[...] Read more.
Public and nonprofit organizations, entwined in the delivery of public goods and services, are in the midst of challenging economic times. In these circumstances, sound collaborative leadership may help bridge budget and program service delivery shortfalls. In this paper, we examine the administrative dynamics of mutual reliance between two prominent public and nonprofit organizations: public schools and parent-teacher groups (PTGs). We conclude that the partnership is changing as a result of external, economic forces. In essence, we are seeing a threat-rigidity response. The economic crisis may be responsible for causing PTGs to narrow their range of activities away from broader strategic issues that can be addressed through their confrontation activities and advocacy mission towards a narrower focus on classroom activities that protect core school operations, namely instruction. Full article
(This article belongs to the Special Issue Leadership in Non-Profit Organizations)
Open AccessArticle Toward a Collaborative, Transformative Model of Non-Profit Leadership: Some Conceptual Building Blocks
Adm. Sci. 2014, 4(2), 87-104; doi:10.3390/admsci4020087
Received: 20 May 2013 / Revised: 24 March 2014 / Accepted: 28 March 2014 / Published: 8 April 2014
Cited by 2 | PDF Full-text (332 KB) | HTML Full-text | XML Full-text
Abstract
In this paper, the authors propose extending the construct of non-profit leadership to accommodate collaborative and transformational themes. The suggestion is that the resultant broader definition accords with the modern context within which non-profits now operate and feeds into a more resilient model
[...] Read more.
In this paper, the authors propose extending the construct of non-profit leadership to accommodate collaborative and transformational themes. The suggestion is that the resultant broader definition accords with the modern context within which non-profits now operate and feeds into a more resilient model of non-profit leadership. The paper begins with a review of emergent trends in leadership theory and the changing context of the non-profit sector. The argument is made that the extraordinary challenges facing the sector signal the need for fresh new perspectives in leadership. The authors then proceed to examine the significance of a nascent non-profit culture point to a re-alignment of the sector that is informed by transformational principles and a values-orientation. The result is said to be a new model of non-profit and public sector leadership that raises important methodological questions which the authors maintain can inform future analyses of the structure, role, and responsibilities of non-profit leadership. Finally, a world of new possibilities is envisioned, one in which non-profit organizations are strategically repositioned to take advantage of a new values-based ethic that is rooted in principles of integrity, increased self-awareness, a collaborative agenda, intentionality, emphasis of followership, cultural competence, and orientation toward the future. Full article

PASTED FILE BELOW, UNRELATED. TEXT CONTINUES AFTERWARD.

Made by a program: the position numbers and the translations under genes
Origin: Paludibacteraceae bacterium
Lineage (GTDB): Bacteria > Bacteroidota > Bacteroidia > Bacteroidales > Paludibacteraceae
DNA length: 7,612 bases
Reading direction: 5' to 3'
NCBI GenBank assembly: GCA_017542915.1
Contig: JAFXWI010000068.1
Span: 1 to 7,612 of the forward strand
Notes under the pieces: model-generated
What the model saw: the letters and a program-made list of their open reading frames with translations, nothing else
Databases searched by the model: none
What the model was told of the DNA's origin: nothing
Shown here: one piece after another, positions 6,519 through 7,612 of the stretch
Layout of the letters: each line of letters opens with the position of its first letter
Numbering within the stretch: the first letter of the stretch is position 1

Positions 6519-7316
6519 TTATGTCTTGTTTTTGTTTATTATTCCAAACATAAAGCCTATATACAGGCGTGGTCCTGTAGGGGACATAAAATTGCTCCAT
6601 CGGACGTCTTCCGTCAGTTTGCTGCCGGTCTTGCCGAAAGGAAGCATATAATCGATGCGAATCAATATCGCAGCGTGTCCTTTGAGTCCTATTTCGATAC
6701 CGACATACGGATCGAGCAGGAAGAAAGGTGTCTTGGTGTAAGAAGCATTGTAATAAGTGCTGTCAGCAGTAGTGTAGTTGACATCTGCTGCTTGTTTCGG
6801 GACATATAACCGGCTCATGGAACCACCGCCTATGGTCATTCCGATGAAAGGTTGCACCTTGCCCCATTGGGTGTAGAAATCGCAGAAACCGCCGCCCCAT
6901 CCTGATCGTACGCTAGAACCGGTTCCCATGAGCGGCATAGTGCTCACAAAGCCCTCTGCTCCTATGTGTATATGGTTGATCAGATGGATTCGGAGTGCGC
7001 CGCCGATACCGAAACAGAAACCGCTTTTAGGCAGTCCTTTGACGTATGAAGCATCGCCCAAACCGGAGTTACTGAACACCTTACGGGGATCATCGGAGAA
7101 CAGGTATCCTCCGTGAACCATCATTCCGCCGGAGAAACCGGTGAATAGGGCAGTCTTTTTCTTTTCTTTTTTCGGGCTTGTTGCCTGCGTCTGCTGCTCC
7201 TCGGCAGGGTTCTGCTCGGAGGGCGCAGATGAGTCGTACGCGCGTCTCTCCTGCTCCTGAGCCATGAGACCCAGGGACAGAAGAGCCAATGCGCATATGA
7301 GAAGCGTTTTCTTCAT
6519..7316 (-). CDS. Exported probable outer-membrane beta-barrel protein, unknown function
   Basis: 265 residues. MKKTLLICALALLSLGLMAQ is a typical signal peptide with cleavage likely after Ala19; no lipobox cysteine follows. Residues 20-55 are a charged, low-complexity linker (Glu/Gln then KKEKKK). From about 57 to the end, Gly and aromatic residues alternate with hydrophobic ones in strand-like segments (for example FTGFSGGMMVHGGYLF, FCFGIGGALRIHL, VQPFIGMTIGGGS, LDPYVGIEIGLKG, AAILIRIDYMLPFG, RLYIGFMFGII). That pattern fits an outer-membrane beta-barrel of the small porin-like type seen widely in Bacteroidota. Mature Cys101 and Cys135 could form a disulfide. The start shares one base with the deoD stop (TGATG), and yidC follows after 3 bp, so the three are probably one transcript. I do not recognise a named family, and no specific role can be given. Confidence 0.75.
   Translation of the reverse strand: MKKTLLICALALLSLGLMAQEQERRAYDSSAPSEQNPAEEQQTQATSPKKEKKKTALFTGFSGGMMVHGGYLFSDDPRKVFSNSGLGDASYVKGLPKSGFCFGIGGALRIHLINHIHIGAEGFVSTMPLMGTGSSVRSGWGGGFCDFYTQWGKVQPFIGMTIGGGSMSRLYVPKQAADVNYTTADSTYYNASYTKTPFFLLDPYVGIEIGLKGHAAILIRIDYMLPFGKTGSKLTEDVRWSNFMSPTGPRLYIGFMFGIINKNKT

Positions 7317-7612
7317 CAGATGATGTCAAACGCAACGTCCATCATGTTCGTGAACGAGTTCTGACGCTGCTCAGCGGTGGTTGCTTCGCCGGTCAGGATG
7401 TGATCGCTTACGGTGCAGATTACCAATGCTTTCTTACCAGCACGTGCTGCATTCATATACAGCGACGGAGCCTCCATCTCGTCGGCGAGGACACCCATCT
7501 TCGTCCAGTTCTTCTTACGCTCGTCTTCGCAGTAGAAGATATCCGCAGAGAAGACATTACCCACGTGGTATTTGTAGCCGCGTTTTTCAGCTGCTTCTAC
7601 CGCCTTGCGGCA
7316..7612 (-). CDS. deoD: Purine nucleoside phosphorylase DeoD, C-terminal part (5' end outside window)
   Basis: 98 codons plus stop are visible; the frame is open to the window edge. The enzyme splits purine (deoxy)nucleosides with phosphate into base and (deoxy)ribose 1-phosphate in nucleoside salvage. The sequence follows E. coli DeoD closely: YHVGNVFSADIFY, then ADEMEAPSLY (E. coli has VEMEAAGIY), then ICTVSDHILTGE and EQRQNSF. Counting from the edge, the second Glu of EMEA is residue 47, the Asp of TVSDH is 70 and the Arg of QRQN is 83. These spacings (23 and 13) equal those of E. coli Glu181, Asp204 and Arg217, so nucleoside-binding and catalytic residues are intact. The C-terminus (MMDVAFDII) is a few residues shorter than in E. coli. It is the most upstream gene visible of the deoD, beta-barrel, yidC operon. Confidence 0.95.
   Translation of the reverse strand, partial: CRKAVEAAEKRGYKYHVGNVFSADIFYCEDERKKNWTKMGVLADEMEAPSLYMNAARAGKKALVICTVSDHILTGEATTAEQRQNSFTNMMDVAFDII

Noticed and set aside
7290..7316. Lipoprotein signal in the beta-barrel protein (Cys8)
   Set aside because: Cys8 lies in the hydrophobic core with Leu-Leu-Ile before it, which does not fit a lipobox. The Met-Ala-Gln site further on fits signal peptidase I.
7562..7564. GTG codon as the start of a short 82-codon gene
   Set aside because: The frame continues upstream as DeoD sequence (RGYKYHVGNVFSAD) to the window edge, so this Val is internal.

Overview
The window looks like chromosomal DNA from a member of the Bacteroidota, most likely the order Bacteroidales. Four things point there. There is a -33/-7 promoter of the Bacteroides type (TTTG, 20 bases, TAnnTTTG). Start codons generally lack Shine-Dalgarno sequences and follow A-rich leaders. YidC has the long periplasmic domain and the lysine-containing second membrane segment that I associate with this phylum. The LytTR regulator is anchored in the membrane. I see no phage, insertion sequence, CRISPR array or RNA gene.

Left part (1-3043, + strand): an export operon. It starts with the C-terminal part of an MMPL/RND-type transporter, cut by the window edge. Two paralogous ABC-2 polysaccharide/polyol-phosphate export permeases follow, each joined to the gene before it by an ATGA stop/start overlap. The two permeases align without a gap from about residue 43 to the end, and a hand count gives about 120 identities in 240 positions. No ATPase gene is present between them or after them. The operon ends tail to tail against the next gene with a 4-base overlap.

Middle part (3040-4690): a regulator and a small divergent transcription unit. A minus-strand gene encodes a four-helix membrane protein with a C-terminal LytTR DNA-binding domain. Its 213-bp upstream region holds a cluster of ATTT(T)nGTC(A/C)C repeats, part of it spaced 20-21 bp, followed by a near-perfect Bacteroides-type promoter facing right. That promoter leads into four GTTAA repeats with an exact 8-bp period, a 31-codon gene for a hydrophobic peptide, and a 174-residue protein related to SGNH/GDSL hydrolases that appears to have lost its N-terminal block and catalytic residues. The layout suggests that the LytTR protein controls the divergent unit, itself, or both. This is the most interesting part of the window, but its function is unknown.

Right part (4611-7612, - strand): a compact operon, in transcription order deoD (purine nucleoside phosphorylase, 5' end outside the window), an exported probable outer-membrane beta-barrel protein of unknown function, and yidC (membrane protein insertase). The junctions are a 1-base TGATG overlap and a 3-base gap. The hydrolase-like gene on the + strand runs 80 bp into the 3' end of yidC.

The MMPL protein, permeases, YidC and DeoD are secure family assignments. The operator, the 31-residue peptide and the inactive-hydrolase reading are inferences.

(This article belongs to the Special Issue Leadership in Non-Profit Organizations)
Open AccessArticle Applying Emotional Intelligence Skills to Leadership and Decision Making in Non-Profit Organizations
Adm. Sci. 2013, 3(4), 202-220; doi:10.3390/admsci3040202
Received: 8 August 2013 / Revised: 21 October 2013 / Accepted: 24 October 2013 / Published: 4 November 2013
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Abstract
Non-profit organizations and leaders may benefit from the utilization of behaviors attributed to emotional intelligence. The consideration of emotional intelligence skills becomes a strategy for the development of the non-profit organizational leader’s ability to assess the impact and consequences of decisions, while simultaneously
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Non-profit organizations and leaders may benefit from the utilization of behaviors attributed to emotional intelligence. The consideration of emotional intelligence skills becomes a strategy for the development of the non-profit organizational leader’s ability to assess the impact and consequences of decisions, while simultaneously improving the quality and effectiveness of the decision-making process. The purpose of this paper is to identify how emotional intelligence skills can be applied to enhance the leadership decision-making processes within the non-profit organization. Goleman’s (2001) and Boyatzis’ et al. (2000) four essential elements of emotional intelligence and their associated 20 behavioral competencies are utilized to develop a methodology for the practical application of emotional intelligence skills to leadership decision-making within the non-profit organization. A checklist of questions and observations is provided to assist non-profit leaders in the improvement of emotional intelligence awareness, as well as the application of emotional intelligence skills to decisions and decision-making processes. Full article
(This article belongs to the Special Issue Leadership in Non-Profit Organizations)